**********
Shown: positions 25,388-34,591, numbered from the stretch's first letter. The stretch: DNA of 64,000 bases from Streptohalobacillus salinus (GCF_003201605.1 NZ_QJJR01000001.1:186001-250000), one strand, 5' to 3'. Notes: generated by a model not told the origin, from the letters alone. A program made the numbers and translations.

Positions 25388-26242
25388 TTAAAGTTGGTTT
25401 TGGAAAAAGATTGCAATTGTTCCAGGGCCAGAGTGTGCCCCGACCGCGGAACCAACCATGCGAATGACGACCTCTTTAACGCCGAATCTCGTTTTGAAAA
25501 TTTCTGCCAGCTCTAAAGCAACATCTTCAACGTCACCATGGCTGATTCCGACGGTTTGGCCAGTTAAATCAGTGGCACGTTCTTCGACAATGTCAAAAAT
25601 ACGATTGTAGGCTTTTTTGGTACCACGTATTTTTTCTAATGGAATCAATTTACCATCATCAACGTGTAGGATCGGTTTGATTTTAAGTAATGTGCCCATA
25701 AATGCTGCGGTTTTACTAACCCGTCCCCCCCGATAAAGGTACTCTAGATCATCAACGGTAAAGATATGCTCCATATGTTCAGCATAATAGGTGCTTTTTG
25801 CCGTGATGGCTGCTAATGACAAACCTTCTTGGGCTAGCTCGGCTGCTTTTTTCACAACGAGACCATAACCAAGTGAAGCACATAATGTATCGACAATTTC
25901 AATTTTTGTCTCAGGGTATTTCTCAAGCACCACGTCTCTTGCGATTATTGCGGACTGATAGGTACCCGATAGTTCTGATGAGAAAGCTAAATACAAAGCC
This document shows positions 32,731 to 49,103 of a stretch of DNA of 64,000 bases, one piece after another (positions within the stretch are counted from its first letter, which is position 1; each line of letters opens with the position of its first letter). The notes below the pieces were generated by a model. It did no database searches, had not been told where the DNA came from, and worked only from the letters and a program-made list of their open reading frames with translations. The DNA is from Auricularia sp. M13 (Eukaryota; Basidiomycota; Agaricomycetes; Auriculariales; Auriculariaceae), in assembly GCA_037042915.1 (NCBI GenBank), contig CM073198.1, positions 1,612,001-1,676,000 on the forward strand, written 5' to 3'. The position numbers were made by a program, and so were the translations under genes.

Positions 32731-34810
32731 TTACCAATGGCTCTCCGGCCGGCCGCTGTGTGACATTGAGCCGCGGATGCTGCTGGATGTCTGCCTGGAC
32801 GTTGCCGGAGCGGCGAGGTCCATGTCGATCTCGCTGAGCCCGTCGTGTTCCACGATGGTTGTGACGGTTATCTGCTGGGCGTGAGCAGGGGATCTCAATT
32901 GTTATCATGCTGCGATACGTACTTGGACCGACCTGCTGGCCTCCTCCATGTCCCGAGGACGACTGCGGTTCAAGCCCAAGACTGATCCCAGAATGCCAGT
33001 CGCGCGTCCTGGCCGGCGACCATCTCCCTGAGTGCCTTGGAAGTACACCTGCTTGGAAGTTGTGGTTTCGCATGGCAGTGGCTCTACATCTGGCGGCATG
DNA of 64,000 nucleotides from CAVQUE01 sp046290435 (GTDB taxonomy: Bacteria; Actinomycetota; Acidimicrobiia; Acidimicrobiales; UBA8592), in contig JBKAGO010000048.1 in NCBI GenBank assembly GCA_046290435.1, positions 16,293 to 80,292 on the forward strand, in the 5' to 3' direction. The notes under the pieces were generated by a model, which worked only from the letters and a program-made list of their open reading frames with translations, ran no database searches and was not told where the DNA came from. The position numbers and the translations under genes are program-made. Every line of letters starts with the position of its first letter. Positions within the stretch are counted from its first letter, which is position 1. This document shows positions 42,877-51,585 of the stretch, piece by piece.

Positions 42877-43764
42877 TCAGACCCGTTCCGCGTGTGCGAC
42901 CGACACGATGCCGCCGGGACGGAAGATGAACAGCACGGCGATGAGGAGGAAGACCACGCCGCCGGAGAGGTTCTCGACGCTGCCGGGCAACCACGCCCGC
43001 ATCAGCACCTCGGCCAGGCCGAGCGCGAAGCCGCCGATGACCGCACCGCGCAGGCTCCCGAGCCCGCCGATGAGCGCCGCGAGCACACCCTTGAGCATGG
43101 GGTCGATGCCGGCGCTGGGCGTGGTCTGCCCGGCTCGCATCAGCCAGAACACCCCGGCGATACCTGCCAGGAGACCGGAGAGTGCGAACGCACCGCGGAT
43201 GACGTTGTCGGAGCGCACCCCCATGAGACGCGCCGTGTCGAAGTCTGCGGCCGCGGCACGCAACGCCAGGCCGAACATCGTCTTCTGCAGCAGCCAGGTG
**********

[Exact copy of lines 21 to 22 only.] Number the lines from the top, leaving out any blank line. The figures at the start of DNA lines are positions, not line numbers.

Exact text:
43101 GGTCGATGCCGGCGCTGGGCGTGGTCTGCCCGGCTCGCATCAGCCAGAACACCCCGGCGATACCTGCCAGGAGACCGGAGAGTGCGAACGCACCGCGGAT
43201 GACGTTGTCGGAGCGCACCCCCATGAGACGCGCCGTGTCGAAGTCTGCGGCCGCGGCACGCAACGCCAGGCCGAACATCGTCTTCTGCAGCAGCCAGGTG